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ORIGINAL RESEARCH article

Front. Endocrinol., 18 September 2020 | https://doi.org/10.3389/fendo.2020.556380

Chronic Neurobehavioral Impairments and Decreased Hippocampal Expression of Genes Important for Brain Glucose Utilization in a Mouse Model of Mild TBI

Linda M. Huynh1, Mark P. Burns2, Daniel D. Taub1,3, Marc R. Blackman1,4,5 and June Zhou1*
  • 1Research Service, Washington DC VA Medical Center, Washington, DC, United States
  • 2Department of Neuroscience, Georgetown University School of Medicine, Washington, DC, United States
  • 3Department of Biochemistry and Molecular and Cell Biology, Georgetown University School of Medicine, Washington, DC, United States
  • 4Department of Medicine, George Washington University School of Medicine, Washington, DC, United States
  • 5Department of Medicine, Georgetown University School of Medicine, Washington, DC, United States

Glucose is an essential cellular fuel for maintaining normal brain functions. Traumatic brain injury (TBI) decreases brain glucose utilization in both human and experimental animals during the acute or subacute phase of TBI. It remains unclear as to how the damages affect brain glucose utilization and its association with persistent neurobehavioral impairments in the chronic phase of mild TBI (mTBI). Accordingly, we compared expression of selected genes important to brain glucose utilization in different brain regions of mice during the chronic phase in mTBI vs. sham operated mice. These genes included hexokinase-1 (HK1), phosphofructokinase (PFK), pyruvate kinase (PK), pyruvate dehydrogenase (PDH), capillary glucose transporter (Glut-1), neuron glucose transporter (Glut-3), astrocyte lactate transpor1 (MCT-1), neuron lactate transporter (MCT-2), lactate receptor (GPR81), and Hexokinase isoform-2 (HK2). Young adult male C57BL/6J mice were brain injured with repetitive closed-head concussions. Morris water maze (MWM), elevated plus maze (EPM), and neurological severity score test (NSS) were performed for evaluation of mice neurobehavioral impairments at 2, 4, and 6 months post mTBI. Two days after completion of the last behavioral test, the frontal cortex, hippocampus, brainstem, hypothalamus, and cerebellum were collected for gene expression measurements. The expression of the mRNAs encoding PK, and PDH, two critical enzymes in glucose metabolism, was decreased at all-time points only in the hippocampus, but was unchanged in the brainstem, hypothalamus, and cortex in mTBI mice. mTBI mice also exhibited the following behavioral alterations: (1) decreased spatial learning and memory 2, 4, and 6 months after the injury, (2) increased proportion of time spent on open vs. closed arms determined by EPM, and (3) accelerated reduction in motor activity observed at 4 months, two months earlier than observed in the sham group, during the EPM testing. There were no significant differences in NSS between injury and sham groups at any of the three time points. Thus, mTBI in male mice led to persistent decreased hippocampal expression of mRNAs that encode critical glucose utilization related enzymes in association with long-term impairments in selected neurobehavioral outcomes.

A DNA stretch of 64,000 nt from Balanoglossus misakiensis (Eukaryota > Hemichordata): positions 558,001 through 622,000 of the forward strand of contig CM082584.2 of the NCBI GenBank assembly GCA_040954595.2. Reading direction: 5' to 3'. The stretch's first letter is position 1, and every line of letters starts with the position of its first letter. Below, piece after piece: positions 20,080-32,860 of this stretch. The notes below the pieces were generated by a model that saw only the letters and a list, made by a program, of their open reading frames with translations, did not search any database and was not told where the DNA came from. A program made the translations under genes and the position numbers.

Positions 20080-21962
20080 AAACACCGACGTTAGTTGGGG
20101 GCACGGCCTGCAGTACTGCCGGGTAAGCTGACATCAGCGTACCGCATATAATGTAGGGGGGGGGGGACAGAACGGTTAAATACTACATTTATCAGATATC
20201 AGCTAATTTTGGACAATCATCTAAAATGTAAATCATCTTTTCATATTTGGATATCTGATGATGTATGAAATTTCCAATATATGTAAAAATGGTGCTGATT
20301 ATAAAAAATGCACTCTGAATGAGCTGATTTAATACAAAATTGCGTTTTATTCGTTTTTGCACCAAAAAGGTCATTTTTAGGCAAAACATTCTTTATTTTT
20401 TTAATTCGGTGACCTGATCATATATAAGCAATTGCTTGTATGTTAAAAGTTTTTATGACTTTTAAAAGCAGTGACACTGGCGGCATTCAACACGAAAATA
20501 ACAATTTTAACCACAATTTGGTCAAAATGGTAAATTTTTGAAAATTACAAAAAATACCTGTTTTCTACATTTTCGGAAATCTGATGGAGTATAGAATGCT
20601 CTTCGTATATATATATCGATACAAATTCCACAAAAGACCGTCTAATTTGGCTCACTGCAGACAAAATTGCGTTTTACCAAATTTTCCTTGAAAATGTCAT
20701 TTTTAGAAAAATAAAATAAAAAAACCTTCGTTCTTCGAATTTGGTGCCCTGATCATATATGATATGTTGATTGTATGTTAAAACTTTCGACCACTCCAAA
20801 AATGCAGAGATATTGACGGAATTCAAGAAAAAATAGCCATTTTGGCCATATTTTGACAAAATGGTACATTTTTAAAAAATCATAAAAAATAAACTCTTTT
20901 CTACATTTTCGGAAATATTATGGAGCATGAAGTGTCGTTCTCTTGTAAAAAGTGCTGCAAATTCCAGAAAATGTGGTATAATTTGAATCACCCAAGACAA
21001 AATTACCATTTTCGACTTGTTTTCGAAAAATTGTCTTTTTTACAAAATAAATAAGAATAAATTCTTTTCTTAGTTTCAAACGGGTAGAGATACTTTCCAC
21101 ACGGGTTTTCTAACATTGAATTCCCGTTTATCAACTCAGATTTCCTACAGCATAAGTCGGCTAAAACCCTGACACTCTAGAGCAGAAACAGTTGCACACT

Introduction

Traumatic brain injury (TBI) is defined as a sudden injury to the brain caused by an external physical force applied to the head, such as a blow, bump or jolt (1). In 2017, there were more than 1 million TBI related inpatient stays and emergency department visits in United States (2). Most TBI injuries are classified as mild, rather than moderate or severe (2, 3). The clinical definition of mild TBI (mTBI) includes one or more of the following: “confusion or disorientation, loss of consciousness for 30 min or less, post traumatic amnesia for <24 h, and/or other transient neurological abnormalities such as focal signs, seizures, and intracranial lesion not requiring surgery; and Glasgow Coma Scale score of 13–15 after 30 min post-injury or later upon presentation for healthcare” (4, 5), Concussion is the most common cause of mTBI (2, 3).